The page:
Replacing Your Employer-Sponsored Life Insurance: For SCUBA divers

By James Tobin, CFP®

Critical Takeaways

  • Impact on rates: Potentially significant
  • Experience and certification  will be checked
  • Depth, location and frequency of dives  will affect underwriting decisions

Workers Bequest Difficulty Rating

Expert Review Of  life insurance for SCUBA Divers

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Reviewed by

Jim Tobin, CFP®

Why you can trust this review

At Workers Bequest Life Insurance, we value our editorial independence. We keep our reviews strictly factual so you can use them to make informed decisions. Life insurance carriers referred to on this site do not approve reviews. 

If scuba diving is a part of your life, you already know that it can be both a dangerous and expensive hobby.

What you may not know is that it can dramatically affect the cost of life insurance.  

The purpose of this article is to provide the best Life Insurance information necessary as a Scuba Diver, and get the best deal that you can get with regards to upgrading your Employer Sponsored Life Insurance plan.

Additionally, the best company to compare your work-based plan to the private market is Workers Bequest. See our best careers and, avoid physical examinations in most cases.

Why Do Some Companies Charge More For Life Insurance For Scuba Diving?

The reason that insurers charge more for scuba divers is the same reason they charge more for smokers, pilots, and rock climbers: to manage their risk.

Some carriers have more of an appetite for the risks posed by scuba diving than others. However, all carriers are aware that scuba diving has inherent risks associated with the activity.

The list of risks facing scuba divers is extensive. The range from  equipment malfunctions, decompression, and pulmonary trauma to living creatures and hypothermia.

Divers aren't the only ones concerned with these risks, life insurance underwriters are too.

What Factors Decide Underwriting Decisions?

Just like life insurance in any other situation, different carriers will use different standards to make their decision. This leniency or strictness is the way that carriers manage their appetite for various risks.

 While the criteria will change from carrier to carrier, the primary concerns will be around the following issues:

Experience Of Diver

There are various scuba diving certifications available through   credentialed organizations that help quell underwriting fears. The lack of certification is a deal  breaker at some carrier, as they will not make offers to non certified recreational divers.

Several organizations offer certifications that are broadly recognized across the globe. Among them are:

Type And Purpose Of  Diving

The type of diving being done is often informed by the purpose of the diving. That is to say, "is it work or is it play?".

Occupational diving often involves first responders in a rescue and recovery function. Occupational diving can also be related to underwater dock and vessel repair.

Recreational diving tends to be more open water diving and diving done for photography opportunities. The more adventurous recreational divers are spear fishing, exploring caves, and seeking treasure.

The activities that an insurer views as most dangerous (like caves), will be reflected in the pricing of any offer for life insurance.   

Depth Of Diving

The depth that you dive is important to life insurers. Some insurers do not want to make offers to recreational divers beyond 75 feet. Whereas, many carriers view 100 feet as the appropriate cut off point.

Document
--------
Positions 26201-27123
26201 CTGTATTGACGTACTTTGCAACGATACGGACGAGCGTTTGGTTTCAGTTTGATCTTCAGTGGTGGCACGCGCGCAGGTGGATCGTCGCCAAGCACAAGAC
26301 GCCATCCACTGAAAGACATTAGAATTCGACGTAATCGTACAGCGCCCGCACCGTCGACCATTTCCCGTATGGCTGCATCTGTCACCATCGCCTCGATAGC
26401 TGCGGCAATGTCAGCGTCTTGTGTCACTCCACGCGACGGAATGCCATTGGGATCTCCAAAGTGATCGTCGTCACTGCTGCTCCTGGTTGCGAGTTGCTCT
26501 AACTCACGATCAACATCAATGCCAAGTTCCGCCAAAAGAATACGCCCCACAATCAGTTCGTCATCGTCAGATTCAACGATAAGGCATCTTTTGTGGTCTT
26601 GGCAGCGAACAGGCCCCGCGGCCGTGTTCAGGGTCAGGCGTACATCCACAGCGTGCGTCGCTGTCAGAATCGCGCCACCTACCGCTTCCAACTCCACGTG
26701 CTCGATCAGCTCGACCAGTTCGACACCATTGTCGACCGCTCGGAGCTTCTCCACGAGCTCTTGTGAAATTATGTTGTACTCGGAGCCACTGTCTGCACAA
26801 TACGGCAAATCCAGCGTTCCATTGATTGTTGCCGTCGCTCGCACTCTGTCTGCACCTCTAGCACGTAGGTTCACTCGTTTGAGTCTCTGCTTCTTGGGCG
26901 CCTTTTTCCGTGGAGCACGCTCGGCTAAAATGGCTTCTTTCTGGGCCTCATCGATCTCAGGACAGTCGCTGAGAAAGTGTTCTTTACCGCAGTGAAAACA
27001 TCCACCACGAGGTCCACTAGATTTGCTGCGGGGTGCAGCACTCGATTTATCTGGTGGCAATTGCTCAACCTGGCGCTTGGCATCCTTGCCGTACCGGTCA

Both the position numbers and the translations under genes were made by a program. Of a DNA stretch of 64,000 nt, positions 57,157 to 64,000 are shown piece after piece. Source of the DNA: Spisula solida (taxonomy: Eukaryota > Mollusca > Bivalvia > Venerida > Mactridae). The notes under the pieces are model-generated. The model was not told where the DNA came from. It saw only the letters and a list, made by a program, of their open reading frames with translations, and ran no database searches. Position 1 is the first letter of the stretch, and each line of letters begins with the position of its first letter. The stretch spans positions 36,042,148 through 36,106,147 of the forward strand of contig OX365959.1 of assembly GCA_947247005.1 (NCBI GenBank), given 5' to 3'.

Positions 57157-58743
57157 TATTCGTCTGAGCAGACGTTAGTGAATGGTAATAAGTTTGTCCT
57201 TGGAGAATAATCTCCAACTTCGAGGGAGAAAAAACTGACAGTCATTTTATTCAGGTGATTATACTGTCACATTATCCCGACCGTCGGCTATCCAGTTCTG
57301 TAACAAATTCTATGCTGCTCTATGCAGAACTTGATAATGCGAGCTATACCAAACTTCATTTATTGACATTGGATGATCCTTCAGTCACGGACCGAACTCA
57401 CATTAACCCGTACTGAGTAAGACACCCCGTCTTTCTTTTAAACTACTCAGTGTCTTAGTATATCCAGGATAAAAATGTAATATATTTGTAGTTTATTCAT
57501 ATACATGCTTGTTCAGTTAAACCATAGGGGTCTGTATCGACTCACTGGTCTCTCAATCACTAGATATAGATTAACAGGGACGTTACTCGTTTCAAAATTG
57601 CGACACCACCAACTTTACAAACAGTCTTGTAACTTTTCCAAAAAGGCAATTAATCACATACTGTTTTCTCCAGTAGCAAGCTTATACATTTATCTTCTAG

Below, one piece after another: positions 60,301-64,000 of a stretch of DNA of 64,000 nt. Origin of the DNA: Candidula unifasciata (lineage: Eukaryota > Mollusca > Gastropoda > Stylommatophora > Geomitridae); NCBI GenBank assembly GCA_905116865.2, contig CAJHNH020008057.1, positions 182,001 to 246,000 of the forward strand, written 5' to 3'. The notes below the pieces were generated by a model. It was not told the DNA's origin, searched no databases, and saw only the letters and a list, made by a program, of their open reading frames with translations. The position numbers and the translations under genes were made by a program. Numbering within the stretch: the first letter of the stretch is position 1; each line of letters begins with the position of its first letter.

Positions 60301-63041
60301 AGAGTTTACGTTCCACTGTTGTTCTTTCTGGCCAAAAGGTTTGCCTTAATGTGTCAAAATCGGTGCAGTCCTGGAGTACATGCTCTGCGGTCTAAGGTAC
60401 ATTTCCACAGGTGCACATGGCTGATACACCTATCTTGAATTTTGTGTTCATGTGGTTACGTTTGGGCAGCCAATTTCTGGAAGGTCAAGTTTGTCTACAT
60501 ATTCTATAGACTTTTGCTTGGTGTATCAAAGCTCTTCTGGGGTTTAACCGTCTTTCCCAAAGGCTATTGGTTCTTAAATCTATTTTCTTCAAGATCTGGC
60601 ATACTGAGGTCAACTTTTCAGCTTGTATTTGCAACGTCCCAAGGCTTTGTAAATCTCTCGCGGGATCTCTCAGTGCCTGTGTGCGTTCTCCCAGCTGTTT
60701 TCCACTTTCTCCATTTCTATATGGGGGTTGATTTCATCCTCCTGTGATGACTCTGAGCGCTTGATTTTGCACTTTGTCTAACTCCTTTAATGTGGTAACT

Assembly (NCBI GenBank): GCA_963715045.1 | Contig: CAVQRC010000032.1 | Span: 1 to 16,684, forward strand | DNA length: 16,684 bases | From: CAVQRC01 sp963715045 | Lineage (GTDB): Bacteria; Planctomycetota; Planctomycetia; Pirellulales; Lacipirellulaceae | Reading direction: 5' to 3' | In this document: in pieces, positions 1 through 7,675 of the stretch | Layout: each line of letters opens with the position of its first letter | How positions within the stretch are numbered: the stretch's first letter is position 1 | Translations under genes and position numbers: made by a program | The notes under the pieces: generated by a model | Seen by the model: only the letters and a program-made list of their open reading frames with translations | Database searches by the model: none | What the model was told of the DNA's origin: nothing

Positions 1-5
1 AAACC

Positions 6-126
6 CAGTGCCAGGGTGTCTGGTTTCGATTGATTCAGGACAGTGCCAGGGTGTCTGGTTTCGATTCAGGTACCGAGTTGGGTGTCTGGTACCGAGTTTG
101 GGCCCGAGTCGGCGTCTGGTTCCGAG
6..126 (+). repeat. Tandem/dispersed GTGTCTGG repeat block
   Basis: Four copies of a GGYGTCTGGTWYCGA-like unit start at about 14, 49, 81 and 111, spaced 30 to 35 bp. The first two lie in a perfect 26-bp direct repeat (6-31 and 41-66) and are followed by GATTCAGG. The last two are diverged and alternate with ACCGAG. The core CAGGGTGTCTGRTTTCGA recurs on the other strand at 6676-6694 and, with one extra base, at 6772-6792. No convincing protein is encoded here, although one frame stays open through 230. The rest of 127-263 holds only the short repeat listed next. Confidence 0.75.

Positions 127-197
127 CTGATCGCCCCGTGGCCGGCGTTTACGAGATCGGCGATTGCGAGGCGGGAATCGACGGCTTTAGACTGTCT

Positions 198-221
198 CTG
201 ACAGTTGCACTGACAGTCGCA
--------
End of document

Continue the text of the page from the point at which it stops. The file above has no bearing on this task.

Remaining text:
Divers who go beyond 100 feet tend to get offers that are classified as no better than standard and have a "flat extra" attached.

A flat extra is a charge per thousand dollars of insurance over and above the regular premium cost. For example a $5 flat extra would require an additional $500 per 100K of insurance per year .

Frequency Of Diving

The number of dives taken per year is yet another consideration of many carriers. The rationale being that the more times an insured is at risk the more risk the insurer faces. 

Some carriers limit the number of dives to 12 while other do not limit at all as long as the dives are 75 feet or under. Divers who go deeper than that regularly face flat extra charges and/or certification requirements.

Location Of Dive

The location that the diving is to take place will also figure into underwriting calculations. 

Locations where accidents have been more prevalent or where there is heightened geopolitical risk  may result in a rated or declined policy. 

Use Independent Agent When Looking For Life Insurance For Scuba Divers

Because independent agencies like the  have access to 40+ carriers you have a much better shot at getting the best deal possible.

Think about it, if you deal with an agent who can only use (or has tremendous financial incentive to use) his "home " company what are the chance you are going to get the best deal?

Not very good.

Do you think he'll tell you your better off going somewhere else?

Not likely. 

Your Next Step

We are glad about the efforts you've made on checking out for a better upgrade for your Employer Sponsored Life Insurance Plan and finally decided on Workers Bequest. We are committed to a totally transparent process (we'll even share our computer screen with you if you'd like), and making the application process as painless as possible.

Your best chance to get the best possible deal revolves around having your information ready, and your certification in order, and preferably limiting your dives to open water no farther than 75-100 ft.

Simply give us a call or shoot an email over and we can get you started. If you have any questions, We'd also like to hear them.

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